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    Re: sextant precision.
    From: Bill B
    Date: 2005 Jun 22, 21:35 -0500

    > Here is where it gets sticky.  We have been using a special case (mirrors
    > parallel and one object).  If the point the horizon mirror is looking at on
    > the index mirror is not on the axis of rotation of the index mirror, things
    > go to hell in a handbasket when you try to measure the angular distance
    > between the horizon and a body or two bodies. Note a similar loss of
    > precision occurs if the index-arm is eccentric.
    >
    > I can easily see this with my cardboard sextant. It is initially calibrated
    > by rotating the index mirror until it appears as a sliver through the sight
    > tube when reflected by the horizon mirror.  Then, looking through the sight
    > tube, a horizontal marker line is placed on the front-silvered horizon
    > mirror (actually polished stainless steel, with air where the glass would be
    > on a rear-silvered horizon mirror) right in the middle of the reflected
    > index-mirror image.  If I line up the horizon or an object between the
    > horizon and air (glass) through the sight tube ON THE MARKER LINE, and then
    > shift the sextant up or down so the images are significantly above or below
    > the marker line when viewed through the site tube, they will no longer be
    > aligned.  Since it is a sight tube, no blame can be placed on the optics ;-)
    >
    > This is why it is so important to center the objects being viewed through a
    > real sextant on the horizon mirror.  I also suspect the optical quality of
    > scopes is such that using the edges introduce distortion as well.
    
    George
    
    I am coming around to your way of thinking on sextant mirrors.  While my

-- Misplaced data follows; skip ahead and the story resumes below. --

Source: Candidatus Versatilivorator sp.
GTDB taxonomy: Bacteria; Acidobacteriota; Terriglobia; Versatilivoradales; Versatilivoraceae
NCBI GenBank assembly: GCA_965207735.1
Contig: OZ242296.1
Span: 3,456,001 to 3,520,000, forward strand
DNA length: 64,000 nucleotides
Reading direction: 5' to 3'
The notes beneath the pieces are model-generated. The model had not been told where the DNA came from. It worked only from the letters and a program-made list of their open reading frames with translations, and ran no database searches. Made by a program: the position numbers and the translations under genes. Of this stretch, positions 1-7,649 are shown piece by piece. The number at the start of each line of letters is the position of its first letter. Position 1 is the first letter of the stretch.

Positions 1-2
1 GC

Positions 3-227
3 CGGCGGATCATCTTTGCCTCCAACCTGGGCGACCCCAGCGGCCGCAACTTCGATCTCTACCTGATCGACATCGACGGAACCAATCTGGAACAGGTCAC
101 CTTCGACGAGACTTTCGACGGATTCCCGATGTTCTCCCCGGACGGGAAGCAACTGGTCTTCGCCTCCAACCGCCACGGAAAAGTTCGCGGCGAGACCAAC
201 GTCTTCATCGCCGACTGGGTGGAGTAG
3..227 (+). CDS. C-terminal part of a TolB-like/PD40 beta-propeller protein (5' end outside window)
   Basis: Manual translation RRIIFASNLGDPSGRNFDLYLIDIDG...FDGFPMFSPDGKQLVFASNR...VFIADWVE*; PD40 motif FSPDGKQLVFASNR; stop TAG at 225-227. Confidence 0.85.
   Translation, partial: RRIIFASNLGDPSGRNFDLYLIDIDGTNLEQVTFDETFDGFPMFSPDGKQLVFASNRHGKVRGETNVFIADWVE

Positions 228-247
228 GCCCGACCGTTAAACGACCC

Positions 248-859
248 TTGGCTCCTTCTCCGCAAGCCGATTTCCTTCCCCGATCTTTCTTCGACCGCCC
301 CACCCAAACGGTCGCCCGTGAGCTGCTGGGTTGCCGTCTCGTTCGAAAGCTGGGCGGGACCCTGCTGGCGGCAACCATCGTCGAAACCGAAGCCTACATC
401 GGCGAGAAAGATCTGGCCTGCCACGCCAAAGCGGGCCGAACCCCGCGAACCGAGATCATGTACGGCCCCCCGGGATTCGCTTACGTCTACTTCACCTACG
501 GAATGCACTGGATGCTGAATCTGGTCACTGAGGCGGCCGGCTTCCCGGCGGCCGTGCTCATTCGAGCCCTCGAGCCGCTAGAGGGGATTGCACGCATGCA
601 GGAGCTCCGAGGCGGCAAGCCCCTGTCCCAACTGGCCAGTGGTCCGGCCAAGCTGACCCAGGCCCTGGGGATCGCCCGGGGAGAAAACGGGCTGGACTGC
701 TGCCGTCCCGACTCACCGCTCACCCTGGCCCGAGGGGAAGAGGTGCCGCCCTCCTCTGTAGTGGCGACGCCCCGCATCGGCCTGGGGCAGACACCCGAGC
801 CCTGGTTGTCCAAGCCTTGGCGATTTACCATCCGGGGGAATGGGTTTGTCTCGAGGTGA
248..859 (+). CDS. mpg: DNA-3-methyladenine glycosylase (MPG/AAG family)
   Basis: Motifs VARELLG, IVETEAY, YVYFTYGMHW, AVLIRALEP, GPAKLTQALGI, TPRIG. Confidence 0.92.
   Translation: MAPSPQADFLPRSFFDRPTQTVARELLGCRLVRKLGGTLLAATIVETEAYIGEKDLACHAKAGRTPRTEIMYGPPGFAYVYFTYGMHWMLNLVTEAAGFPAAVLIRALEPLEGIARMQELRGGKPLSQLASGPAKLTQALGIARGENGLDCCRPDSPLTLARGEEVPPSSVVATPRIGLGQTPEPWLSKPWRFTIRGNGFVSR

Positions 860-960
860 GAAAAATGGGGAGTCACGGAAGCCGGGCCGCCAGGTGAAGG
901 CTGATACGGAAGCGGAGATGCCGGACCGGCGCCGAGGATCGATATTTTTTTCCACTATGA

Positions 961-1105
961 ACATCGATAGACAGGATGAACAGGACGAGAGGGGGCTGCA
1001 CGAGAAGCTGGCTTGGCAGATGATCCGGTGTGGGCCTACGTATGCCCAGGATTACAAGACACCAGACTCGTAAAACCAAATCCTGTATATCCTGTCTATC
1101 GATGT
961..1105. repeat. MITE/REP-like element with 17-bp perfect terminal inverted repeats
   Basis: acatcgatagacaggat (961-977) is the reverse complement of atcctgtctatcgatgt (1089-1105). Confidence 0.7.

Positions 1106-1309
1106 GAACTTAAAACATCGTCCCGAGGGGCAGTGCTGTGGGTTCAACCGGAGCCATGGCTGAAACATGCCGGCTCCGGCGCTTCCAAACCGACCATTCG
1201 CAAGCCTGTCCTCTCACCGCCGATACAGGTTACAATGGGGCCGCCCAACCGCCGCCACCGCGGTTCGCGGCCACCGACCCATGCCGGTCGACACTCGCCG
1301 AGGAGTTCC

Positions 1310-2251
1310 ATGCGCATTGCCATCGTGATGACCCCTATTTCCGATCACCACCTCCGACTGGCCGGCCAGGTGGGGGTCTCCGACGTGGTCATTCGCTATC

facts are straight, my equations are wrong.  I am confusing good design and
    input factors, and believing a cause-and-effect relationship that does not
    exist.
    
    In the example of looking at another a portion of the horizon mirror on my
    cardboard sextant, I am changing the geometry of the light path so things go
    south.  I have to look at the horizon mirror at the same angle is was set up
    for in the initial calibration.
    
    I have done some overlay drawings with the pivot point in the center and at
    the lower end of the index mirror. As you stated, things seem to work out
    fine in either scenario.  In the case of wanting the "point" to be at the
    axis of the index mirror, this is a design consideration.  When I located
    the pivot point at the bottom end and placed the mirror at an angle to
    observe a high body, the line of sight from the scope to the horizon mirror
    to the index mirror was such that it missed the index mirror entirely.  So
    it is optimal to have the "point" at or near the axis so one can see the
    index mirror while still using the center of the horizon mirror.
    
    As the quip goes, I have come to the proper conclusions for all the wrong
    reasons.
    
    Thanks for serving as a sounding board.
    
    Bill
    
    
    

       
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